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10 comments

Tim Merks
Tim Merks [Visitor]  

The sequence where the mother was playing that piano thing floored me.

Full credit to the entire animation staff for really giving these characters so much soul.

05/04/08 @ 09:13
LainEverliving
LainEverliving [Visitor]  

I’m kind of surprised that you didn’t mention animator Jamie Vickers (he did work on this episode, didn’t he?), as he’s one of the few American animators currently working over in Japan. I’m not entirely sure on which studio he works for (pretty sure it’s Madhouse, but he has done stuff for Studio 4°C in Genius Party), but like I said, he’s one of the few American animators who’s made the leap to anime. I know he’s going to be AD in episode 6 of Kaiba, so watch out for his work then.

05/10/08 @ 14:03
Ben [Member]  

Yes, he was definitely listed in the episode as a key animator, but I didn’t mention it because I’m not really too familiar with his work and have no idea what he might’ve done. I’m looking forward to seeing his upcoming episode of Kaiba so that I can finally say I have a sense of his style. Even besides that, though, you’re right that he (along with Choi Eunyoung, ep 5) is among the notable few foreigners who have actually moved over there and are working within the system. I wonder how many people like them there are working in the industry in Japan today. They even seem to be moving up the ladder in terms of roles in the action (maybe also testament to the uniqueness of Madhouse and their willingness to use talent no matter its stripe), which is great to see.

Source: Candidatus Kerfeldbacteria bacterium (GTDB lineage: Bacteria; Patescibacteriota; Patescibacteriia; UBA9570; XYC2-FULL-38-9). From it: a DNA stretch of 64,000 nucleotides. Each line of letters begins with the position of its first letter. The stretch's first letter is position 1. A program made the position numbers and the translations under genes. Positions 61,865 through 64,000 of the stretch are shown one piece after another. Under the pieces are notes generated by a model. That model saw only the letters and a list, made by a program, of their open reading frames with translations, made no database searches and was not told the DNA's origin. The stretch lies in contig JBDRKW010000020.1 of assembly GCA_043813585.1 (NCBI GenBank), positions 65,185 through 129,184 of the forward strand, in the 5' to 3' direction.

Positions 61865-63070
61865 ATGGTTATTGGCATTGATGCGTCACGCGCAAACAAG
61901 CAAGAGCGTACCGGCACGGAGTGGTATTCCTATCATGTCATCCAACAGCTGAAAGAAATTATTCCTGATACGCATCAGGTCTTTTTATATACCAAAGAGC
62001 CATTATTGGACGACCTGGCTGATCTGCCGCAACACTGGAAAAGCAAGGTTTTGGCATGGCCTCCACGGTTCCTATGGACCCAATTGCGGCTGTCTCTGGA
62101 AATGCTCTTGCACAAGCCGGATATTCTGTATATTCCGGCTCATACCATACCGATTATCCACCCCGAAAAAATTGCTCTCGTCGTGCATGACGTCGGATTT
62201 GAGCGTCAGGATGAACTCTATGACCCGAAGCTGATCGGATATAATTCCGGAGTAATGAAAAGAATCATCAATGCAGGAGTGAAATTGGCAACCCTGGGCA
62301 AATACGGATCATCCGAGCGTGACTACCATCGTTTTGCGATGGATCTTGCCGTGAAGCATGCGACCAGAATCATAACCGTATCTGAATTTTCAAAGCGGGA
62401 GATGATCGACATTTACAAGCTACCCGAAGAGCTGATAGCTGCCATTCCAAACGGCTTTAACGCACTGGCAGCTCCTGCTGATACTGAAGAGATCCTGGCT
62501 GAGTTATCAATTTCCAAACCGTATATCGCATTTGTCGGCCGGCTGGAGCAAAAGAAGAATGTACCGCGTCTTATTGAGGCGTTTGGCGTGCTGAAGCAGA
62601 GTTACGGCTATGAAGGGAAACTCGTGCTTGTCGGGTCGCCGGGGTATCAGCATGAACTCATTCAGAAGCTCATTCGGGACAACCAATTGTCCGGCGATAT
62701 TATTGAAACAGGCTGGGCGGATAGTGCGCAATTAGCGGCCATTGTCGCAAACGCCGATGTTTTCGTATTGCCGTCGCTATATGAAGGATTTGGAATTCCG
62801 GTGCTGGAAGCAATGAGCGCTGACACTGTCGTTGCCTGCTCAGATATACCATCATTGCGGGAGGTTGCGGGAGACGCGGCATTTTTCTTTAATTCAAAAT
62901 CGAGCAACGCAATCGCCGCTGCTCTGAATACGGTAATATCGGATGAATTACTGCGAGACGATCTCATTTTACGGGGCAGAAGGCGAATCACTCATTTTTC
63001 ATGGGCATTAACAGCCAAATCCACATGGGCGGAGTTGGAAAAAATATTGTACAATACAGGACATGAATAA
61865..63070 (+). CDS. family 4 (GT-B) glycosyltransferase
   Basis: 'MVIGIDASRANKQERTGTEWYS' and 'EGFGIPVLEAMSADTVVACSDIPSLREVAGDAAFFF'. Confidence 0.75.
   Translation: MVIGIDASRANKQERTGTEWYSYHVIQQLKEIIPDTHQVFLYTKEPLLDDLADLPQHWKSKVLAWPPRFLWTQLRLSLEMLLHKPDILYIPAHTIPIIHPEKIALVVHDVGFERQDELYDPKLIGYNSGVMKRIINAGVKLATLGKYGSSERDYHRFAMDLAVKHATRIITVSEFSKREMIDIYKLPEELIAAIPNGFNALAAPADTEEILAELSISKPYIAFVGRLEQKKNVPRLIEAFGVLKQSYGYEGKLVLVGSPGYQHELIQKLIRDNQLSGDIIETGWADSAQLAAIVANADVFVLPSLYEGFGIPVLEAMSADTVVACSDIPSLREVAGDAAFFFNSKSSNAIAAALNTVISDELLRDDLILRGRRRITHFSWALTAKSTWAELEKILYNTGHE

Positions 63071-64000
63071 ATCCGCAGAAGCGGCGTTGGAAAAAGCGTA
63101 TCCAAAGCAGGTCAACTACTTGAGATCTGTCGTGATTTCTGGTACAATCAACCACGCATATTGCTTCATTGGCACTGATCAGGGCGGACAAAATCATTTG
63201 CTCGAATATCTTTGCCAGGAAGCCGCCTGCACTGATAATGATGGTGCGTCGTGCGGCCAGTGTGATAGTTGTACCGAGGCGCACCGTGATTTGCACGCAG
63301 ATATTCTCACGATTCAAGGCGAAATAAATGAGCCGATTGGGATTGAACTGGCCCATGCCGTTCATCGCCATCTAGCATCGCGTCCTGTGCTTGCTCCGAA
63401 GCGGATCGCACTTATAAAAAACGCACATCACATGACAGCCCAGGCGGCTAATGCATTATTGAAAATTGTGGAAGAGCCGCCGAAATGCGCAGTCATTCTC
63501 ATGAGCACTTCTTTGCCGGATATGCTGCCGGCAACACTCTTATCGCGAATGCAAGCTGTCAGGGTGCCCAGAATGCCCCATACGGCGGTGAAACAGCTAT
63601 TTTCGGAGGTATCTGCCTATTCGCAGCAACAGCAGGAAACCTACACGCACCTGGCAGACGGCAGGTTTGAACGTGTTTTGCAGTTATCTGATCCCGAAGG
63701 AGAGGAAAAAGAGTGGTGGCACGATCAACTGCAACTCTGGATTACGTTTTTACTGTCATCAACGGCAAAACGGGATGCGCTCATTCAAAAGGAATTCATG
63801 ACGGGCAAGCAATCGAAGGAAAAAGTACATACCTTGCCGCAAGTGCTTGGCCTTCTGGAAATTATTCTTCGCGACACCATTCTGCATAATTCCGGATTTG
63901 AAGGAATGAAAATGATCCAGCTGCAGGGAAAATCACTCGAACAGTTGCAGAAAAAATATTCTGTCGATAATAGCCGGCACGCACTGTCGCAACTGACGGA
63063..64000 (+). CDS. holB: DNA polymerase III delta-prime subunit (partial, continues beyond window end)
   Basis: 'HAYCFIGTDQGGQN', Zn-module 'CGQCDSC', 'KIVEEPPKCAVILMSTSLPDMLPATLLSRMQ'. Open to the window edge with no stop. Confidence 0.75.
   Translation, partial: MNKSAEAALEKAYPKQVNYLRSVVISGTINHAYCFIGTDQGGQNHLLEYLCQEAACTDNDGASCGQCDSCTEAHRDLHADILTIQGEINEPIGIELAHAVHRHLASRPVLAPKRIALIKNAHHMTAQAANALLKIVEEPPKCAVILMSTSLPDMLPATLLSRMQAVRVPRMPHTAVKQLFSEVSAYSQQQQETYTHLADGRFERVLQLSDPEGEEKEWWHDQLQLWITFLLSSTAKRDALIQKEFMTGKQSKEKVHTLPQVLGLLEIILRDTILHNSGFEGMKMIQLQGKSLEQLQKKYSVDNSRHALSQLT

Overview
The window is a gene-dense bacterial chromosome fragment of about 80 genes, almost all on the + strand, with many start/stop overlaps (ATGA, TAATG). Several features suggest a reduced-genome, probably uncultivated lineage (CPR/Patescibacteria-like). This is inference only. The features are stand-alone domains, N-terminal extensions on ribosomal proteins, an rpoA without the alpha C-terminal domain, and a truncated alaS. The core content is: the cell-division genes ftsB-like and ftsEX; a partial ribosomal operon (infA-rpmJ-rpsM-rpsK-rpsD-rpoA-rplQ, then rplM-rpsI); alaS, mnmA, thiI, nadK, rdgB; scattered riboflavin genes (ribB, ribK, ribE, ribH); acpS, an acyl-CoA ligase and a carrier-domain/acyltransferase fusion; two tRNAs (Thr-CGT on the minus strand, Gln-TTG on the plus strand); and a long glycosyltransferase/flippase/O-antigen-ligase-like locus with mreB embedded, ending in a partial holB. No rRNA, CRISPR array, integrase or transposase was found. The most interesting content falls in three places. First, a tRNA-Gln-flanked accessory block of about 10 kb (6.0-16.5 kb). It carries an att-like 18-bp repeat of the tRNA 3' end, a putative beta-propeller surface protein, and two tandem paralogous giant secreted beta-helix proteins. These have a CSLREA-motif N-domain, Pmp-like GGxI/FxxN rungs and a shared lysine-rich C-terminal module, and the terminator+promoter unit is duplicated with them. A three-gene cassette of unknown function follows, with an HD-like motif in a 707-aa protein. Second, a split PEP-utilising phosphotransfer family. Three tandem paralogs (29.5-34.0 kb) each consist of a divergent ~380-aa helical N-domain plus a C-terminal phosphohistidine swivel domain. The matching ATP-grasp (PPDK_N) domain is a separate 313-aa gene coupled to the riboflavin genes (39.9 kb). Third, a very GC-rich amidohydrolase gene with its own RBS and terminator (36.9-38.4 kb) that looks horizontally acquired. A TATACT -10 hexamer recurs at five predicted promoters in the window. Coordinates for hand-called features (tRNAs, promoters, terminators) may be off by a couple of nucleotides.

05/11/08 @ 16:23
Peter Chung
Peter Chung [Visitor]  

I’m following Kaiba so far with strong interest, as its themes coincide a great deal with those I’ve been developing for a long time in my own projects. I am very impressed and thankful for Yuasa’s passion and hard work in getting this very personal series on the air. So it pains me a great deal to admit that I find the end product less than satisfying in many ways, having to do probably with an inadequate preparation time. It must have gone into production with the plan that they would work out problems (of style and narrative) along the way. The series is truly experimental in that sense– it’s like watching unfinished drafts filled with bold risks which sometimes pay off spectacularly, but just as often, fall flat.

Ben, you’ve done a good job of pointing out the many good points of the series so far, so I won’t repeat those here.